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Cholinesterases inactivate the neurotransmitter acetylcholine by catalyzing its hydrolysis to choline and acetic acid. Acetylcholinesterase (AChE) is found in erythroid cells and at neuronal synapses, whilst butyrylcholinesterase is mostly expressed in the liver.
|Cat. No.||Product Name / Activity|
|Acetylcholinesterase inhibitor. Also displays multiple other activities|
|Potent AChE inhibitor|
|Fluorescent, potent AChE and BChE inhibitor|
|Dual AChE and BChE inhibitor|
Cholinesterases inactivate the neurotransmitter acetylcholine by catalyzing its hydrolysis to choline and acetic acid. Acetylcholinesterase (AChE) is found in erythroid cells and at neuronal synapses, whilst butyrylcholinesterase is mostly expressed in the liver. The high enzymatic rate of AChE means that it effectively terminates signal transmission at cholinergic synpases.
AChE is the target of organophosphate nerve agents such as sarin and VX. Clinically, AChE inhibitors have found a number of uses, with physostigmine used to treat glaucoma. AChE inhibitors are also used in the management of mild to moderate Alzheimer's disease.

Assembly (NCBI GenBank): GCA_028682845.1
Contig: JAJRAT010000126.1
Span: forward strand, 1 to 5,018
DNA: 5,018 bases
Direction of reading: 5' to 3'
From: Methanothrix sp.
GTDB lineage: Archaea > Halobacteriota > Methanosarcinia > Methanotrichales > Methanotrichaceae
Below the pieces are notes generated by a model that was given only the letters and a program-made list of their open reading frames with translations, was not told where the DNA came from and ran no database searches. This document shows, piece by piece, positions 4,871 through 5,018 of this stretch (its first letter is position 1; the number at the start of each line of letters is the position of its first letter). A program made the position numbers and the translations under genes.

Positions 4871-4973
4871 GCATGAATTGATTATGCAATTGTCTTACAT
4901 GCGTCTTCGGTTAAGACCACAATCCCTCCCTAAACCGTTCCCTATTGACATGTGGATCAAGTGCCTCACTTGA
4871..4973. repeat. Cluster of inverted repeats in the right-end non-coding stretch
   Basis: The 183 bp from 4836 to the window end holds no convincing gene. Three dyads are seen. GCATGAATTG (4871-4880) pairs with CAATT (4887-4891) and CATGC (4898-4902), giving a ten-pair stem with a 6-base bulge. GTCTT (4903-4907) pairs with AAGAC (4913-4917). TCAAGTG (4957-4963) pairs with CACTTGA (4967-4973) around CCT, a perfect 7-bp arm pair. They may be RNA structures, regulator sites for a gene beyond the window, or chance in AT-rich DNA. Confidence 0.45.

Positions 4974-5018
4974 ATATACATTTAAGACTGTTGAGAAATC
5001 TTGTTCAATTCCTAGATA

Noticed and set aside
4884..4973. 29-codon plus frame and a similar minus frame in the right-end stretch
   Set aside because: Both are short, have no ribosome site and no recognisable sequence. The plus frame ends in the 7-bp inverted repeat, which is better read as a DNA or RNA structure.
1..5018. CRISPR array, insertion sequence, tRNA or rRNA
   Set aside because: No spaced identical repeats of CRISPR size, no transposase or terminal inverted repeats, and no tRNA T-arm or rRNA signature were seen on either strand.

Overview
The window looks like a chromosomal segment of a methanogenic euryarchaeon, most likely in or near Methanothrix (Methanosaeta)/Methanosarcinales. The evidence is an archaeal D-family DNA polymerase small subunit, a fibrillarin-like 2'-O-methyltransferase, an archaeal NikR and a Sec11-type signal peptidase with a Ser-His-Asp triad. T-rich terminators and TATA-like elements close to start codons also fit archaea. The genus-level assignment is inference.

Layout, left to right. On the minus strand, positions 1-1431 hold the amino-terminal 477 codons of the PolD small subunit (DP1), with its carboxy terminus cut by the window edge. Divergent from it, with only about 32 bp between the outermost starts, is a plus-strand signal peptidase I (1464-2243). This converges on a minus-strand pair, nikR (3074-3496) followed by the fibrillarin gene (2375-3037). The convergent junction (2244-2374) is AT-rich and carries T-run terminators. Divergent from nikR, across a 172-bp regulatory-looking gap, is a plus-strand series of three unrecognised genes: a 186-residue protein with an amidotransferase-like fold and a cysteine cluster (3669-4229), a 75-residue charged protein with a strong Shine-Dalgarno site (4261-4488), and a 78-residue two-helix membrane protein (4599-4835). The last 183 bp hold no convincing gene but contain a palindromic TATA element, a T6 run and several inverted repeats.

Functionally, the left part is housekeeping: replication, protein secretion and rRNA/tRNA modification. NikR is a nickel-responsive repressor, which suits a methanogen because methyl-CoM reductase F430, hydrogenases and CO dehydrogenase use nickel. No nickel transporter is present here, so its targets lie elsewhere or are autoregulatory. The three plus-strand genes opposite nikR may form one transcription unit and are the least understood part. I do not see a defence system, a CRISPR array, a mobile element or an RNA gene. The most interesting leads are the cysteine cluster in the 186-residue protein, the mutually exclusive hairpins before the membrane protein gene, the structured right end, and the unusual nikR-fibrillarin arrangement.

Tocris offers the following scientific literature for Cholinesterases to showcase our products. We invite you to request* or download your copy today!
*Please note that Tocris will only send literature to established scientific business / institute addresses.
Alzheimer's disease (AD) is a degenerative brain disease and the most common cause of dementia, affecting approximately 47 million people worldwide. Updated in 2015, this poster summarizes the structural and functional changes observed in the progression of this neurodegenerative disease, as well as classic AD drug targets.